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Focus on Women's Mental Health

A Systematized Review of Atypical Antipsychotics in Pregnant Women: Balancing Between Risks of Untreated Illness and Risks of Drug-Related Adverse Effects

Sarah Tosato, MD, PhD; Umberto Albert, MD, MSc, PhD; Simona Tomassi, MD; Felice Iasevoli, MD; Claudia Carmassi, MD, PhD; Silvia Ferrari, MD; Maria Giulia Nanni, MD; Alessandra Nivoli, MD; Umberto Volpe, MD, PhD; Anna Rita Atti, MD, PhD; and Andrea Fiorillo, MD, PhD

Published: May 24, 2017

Article Abstract

Objective: To summarize risks related to (1) illness and (2) second-generation antipsychotic (SGA) treatment in pregnant women and their offspring. Concerning illness-related risks, we focused on bipolar disorder and schizophrenia, psychiatric disorders for which SGAs are preferentially prescribed.

Data Sources: PubMed, Ovid, Scopus, PsycINFO, and Cochrane Library were searched from the date of the first available article to October 2015 using the following key terms: pregnancy OR gestation OR bipolar disorder OR schizophrenia. We also included cross-references from identified articles.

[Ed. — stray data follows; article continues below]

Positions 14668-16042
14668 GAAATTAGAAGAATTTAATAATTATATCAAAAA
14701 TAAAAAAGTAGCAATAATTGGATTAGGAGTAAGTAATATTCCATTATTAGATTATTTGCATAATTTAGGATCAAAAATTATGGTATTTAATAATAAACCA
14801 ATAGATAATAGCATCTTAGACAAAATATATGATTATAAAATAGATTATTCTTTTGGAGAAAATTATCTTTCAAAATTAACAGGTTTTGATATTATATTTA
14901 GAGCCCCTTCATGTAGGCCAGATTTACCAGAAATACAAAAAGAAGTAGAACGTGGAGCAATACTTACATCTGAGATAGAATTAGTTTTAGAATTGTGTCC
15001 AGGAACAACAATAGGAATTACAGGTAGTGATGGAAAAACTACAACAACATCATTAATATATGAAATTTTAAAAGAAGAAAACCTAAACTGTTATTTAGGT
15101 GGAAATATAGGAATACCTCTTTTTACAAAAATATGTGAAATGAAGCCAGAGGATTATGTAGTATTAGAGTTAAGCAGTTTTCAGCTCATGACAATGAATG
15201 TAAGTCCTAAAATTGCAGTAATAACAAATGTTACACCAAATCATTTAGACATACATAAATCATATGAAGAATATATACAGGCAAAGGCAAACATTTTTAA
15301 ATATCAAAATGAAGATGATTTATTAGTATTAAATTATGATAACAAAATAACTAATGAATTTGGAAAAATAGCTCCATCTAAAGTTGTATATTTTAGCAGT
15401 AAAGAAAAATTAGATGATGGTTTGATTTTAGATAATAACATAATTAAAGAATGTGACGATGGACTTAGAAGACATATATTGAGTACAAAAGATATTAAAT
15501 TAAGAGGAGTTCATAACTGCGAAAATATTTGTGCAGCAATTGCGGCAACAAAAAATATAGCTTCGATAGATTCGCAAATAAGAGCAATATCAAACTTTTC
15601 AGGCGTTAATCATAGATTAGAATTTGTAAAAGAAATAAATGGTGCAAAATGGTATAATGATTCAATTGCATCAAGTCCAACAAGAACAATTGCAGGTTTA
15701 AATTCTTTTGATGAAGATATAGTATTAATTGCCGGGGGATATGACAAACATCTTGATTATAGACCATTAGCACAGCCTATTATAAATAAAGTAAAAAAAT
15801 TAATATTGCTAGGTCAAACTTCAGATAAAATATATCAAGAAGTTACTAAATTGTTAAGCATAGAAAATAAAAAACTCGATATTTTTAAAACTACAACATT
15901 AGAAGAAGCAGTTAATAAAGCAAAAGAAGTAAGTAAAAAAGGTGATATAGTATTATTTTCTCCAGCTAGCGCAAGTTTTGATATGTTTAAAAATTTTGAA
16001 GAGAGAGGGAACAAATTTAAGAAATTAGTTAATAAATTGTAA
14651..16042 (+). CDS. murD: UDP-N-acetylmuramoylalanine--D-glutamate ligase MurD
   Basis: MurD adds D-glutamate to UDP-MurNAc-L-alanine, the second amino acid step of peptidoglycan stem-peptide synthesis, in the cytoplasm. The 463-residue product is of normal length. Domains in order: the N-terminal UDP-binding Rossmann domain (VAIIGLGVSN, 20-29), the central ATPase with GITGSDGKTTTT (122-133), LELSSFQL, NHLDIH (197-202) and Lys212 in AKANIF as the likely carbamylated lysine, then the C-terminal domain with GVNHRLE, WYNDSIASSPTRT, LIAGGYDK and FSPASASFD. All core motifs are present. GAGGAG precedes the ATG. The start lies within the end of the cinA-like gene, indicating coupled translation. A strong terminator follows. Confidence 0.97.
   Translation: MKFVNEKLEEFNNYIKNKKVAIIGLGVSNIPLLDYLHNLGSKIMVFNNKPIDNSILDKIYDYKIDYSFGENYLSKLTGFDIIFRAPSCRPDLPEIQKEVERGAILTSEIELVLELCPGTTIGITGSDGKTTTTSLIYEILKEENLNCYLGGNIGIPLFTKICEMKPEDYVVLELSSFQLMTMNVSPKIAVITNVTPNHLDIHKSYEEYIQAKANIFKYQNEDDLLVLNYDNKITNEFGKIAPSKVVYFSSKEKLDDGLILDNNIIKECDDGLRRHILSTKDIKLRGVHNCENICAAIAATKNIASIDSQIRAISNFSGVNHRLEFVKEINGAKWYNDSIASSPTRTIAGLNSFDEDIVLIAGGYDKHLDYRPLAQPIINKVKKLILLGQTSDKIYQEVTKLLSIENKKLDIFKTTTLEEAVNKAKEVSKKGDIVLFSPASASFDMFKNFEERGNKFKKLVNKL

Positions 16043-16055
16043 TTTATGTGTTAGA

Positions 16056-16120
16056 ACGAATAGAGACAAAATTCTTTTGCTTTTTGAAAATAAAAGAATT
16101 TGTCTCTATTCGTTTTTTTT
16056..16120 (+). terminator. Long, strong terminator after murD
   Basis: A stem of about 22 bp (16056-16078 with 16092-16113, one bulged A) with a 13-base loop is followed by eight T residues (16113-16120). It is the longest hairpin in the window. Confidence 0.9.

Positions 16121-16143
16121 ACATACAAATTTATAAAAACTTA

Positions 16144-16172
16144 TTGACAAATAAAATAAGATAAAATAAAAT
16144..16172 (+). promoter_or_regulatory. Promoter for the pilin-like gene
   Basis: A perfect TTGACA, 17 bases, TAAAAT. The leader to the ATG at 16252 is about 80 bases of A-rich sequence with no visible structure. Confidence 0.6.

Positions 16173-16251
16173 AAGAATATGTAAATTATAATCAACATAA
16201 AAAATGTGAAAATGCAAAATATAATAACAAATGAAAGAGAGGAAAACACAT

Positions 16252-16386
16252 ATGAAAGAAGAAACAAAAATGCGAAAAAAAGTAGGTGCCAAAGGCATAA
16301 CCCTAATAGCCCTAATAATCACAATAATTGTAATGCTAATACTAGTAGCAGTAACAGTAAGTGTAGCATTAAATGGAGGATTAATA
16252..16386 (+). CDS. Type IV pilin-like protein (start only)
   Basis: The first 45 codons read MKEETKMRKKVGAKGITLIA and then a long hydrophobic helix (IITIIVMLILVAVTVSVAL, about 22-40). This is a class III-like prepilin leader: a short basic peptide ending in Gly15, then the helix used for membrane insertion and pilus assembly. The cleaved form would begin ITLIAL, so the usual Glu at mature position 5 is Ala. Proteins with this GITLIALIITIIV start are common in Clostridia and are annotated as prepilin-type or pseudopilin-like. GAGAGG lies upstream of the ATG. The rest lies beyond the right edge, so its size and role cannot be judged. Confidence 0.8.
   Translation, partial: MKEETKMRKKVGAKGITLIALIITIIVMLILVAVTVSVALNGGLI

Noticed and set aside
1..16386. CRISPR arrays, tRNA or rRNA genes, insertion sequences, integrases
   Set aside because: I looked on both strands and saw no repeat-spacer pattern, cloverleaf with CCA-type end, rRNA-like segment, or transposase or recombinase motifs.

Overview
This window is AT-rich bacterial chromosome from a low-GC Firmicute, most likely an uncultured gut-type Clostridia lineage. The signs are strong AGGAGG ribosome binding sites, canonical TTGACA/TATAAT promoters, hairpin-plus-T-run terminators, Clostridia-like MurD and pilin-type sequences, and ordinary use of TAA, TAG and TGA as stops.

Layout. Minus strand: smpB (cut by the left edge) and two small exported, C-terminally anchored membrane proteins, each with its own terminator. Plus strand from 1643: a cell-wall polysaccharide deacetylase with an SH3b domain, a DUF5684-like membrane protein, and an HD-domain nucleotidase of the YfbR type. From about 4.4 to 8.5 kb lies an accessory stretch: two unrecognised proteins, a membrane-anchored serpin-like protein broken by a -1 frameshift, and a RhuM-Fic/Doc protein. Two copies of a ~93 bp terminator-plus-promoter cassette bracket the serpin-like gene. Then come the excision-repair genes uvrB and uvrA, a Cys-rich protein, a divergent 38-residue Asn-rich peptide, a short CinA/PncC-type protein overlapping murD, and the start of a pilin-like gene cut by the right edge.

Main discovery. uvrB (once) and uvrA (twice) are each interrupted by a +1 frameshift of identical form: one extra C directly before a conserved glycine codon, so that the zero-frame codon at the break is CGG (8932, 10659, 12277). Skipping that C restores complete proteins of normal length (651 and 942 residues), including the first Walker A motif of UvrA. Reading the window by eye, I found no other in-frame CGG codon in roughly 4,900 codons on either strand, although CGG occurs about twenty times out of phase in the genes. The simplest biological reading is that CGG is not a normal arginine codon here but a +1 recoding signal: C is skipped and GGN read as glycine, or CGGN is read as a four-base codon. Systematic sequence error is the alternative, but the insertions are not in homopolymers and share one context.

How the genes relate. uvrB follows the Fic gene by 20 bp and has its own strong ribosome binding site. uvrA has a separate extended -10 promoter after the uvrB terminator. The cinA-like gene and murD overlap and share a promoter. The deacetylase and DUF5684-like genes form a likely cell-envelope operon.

Study Selection: We included 49 English-language articles regarding illness-related and SGA-related risks in bipolar disorder and schizophrenia. First, searches were done for epidemiologic or experimental studies (from January 2000 to October 2015), then for systematic reviews and meta-analyses.

Data Extraction: Data were extracted independently, after removing duplicates and studies that were not relevant or not pertinent.

Results: Abrupt discontinuation of treatment-exposed mothers with bipolar disorder or schizophrenia led to a high risk of relapses during pregnancy. Both bipolar disorder and schizophrenia were linked to a slightly increased risk of obstetric complications for mothers (schizophrenia) and the newborn (bipolar disorder and schizophrenia), although data on drug exposure during pregnancy were not given in the majority of studies. Maternal morbidity (schizophrenia but not bipolar disorder) may be associated with the worst neonatal outcomes (stillbirth, neonatal or infant deaths, and intellectual disability). Untreated bipolar disorder and schizophrenia may be considered independent risk factors for congenital malformations, while SGAs were not associated with increased recurring defects in fetuses. Evidence regarding the potential effects of SGAs on child neurodevelopment remains reassuring.

Conclusion: After taking into account the parents’ will and after they provide informed consent, the most reasonable and less harmful choice for treating future mothers with bipolar disorder or schizophrenia appears to be maintaining them at the safest minimum dosage.

Volume: 78

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